Observation of plasma toroidal-momentum dissipation by neoclassical toroidal viscosity.

Department of Applied Physics and Applied Mathematics, Columbia University, New York, New York 10027, USA.
Physical Review Letters (Impact Factor: 7.73). 07/2006; 96(22):225002. DOI: 10.1103/PhysRevLett.96.225002
Source: PubMed

ABSTRACT Dissipation of plasma toroidal angular momentum is observed in the National Spherical Torus Experiment due to applied nonaxisymmetric magnetic fields and their plasma-induced increase by resonant field amplification and resistive wall mode destabilization. The measured decrease of the plasma toroidal angular momentum profile is compared to calculations of nonresonant drag torque based on the theory of neoclassical toroidal viscosity. Quantitative agreement between experiment and theory is found when the effect of toroidally trapped particles is included.

  • [Show abstract] [Hide abstract]
    ABSTRACT: The spherical tokamak (ST) is a leading candidate for a fusion nuclear science facility (FNSF) due to its compact size and modular configuration. The National Spherical Torus eXperiment (NSTX) is a MA-class ST facility in the U.S. actively developing the physics basis for an ST-based FNSF. In plasma transport research, ST experiments exhibit a strong (nearly inverse) scaling of normalized confinement with collisionality, and if this trend holds at low collisionality, high fusion neutron fluences could be achievable in very compact ST devices. A major motivation for the NSTX Upgrade (NSTX-U) is to span the next factor of 3-6 reduction in collisionality. To achieve this collisionality reduction with equilibrated profiles, NSTX-U will double the toroidal field, plasma current, and NBI heating power and increase the pulse length from 1-1.5s to 5s. In the area of stability and advanced scenarios, plasmas with higher aspect ratio and elongation, high β<sub>N</sub>, and broad current profiles approaching those of an ST-based FNSF have been produced in NSTX using active control of the plasma β and advanced resistive wall mode control. High non-inductive current fractions of 70% have been sustained for many current diffusion times, and the more tangential injection of the 2nd NBI of the Upgrade is projected to increase the NBI current drive by up to a factor of 2 and support 100% non-inductive operation. More tangential NBI injection is also projected to provide non-solenoidal current ramp-up (from I<sub>P</sub> = 0.4MA up to 0.8-1MA) as needed for an ST-based FNSF. In boundary physics, NSTX and higher-A tokamaks measure an inverse relationship between the scrape-off layer heat-flux width and plasma current that could unfavorably impact next-step devices. Recently, NSTX has successfully demonstrated very high flux expansion and substantial heat-flux reduction using a snowflake divertor configuration, and this type of divertor is incorporated in the NSTX-U des- - ign. The physics and engineering design supporting NSTX Upgrade are described.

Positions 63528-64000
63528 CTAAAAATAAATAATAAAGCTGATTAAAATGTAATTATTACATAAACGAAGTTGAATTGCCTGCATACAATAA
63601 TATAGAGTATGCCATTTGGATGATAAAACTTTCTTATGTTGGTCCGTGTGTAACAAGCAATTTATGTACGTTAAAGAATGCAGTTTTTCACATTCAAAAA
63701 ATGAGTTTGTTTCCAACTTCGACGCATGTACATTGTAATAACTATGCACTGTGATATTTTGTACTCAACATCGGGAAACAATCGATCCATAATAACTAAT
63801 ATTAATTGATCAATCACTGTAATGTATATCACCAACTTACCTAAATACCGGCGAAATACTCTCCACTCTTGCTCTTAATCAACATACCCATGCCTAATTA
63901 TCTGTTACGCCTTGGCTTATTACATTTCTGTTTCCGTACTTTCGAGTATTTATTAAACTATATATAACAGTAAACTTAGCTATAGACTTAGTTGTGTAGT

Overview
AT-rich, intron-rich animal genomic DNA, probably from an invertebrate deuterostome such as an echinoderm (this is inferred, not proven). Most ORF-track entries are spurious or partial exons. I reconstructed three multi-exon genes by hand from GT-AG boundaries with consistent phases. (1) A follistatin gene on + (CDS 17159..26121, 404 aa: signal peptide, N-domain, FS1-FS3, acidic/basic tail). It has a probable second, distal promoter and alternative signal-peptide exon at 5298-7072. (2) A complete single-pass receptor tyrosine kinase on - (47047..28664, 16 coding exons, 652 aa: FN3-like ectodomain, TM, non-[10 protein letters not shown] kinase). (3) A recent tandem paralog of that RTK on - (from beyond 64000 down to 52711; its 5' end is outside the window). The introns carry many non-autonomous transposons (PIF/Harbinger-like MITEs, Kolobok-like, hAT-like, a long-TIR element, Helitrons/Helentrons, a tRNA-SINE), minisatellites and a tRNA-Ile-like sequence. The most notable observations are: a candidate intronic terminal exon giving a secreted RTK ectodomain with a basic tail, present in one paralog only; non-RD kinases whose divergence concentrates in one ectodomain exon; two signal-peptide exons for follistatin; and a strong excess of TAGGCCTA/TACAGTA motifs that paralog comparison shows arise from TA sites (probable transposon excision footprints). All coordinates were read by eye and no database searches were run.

Fusion Engineering (SOFE), 2011 IEEE/NPSS 24th Symposium on; 07/2011
  • Source
    [Show abstract] [Hide abstract]
    ABSTRACT: The non-resonant magnetic braking effect induced by a non-axisymmetric magnetic perturbation is investigated on JET and TEXTOR. The collisionality dependence of the torque induced by the n = 1, where n is the toroidal mode number, magnetic perturbation generated by the error field correction coils on JET is observed. The observed torque is located mainly in the plasma core (normalized radius ρ < 0.4) and increases with decreasing collisionality. The neoclassical toroidal plasma viscosity (NTV) torque in the collisionless regime is modelled using the numerical solution of the bounce-averaged drift kinetic equation. The calculated collisionality dependence of the NTV torque is in good agreement with the experimental observation on JET. The reason for this collisionality dependence is that the torque in the plasma core on JET mainly comes from the flux of the trapped electrons, which are still mainly in the 1/ν regime. The strongest NTV torque on JET is also located near the plasma core. The magnitude of the NTV torque strongly depends on the plasma response, which is also discussed in this paper. There is no obvious braking effect with n = 2 magnetic perturbation generated by the dynamic ergodic divertor on TEXTOR, which is consistent with the NTV modelling.
    Nuclear Fusion 01/2012; 52:083007. · 2.73 Impact Factor
  • Source
    [Show abstract] [Hide abstract]
    ABSTRACT: A new system for fast measurements of the plasma toroidal velocity has been installed on the National Spherical Torus Experiment, NSTX [M. Ono et al., Nucl. Fusion 40, 557 (2000)]. The diagnostic, based on active charge-exchange recombination spectroscopy, can measure at up to six radial locations with maximum sampling rate of 5 kHz. The system is interfaced in real time with the NSTX plasma control system, in order to feed back on plasma velocity by means of actuators such as neutral beams and external coils. The paper describes the design criteria and implementation of the diagnostic. Examples from the initial tests of the system during neon glows are also discussed.
    The Review of scientific instruments 03/2012; 83(3):033503. · 1.52 Impact Factor


Available from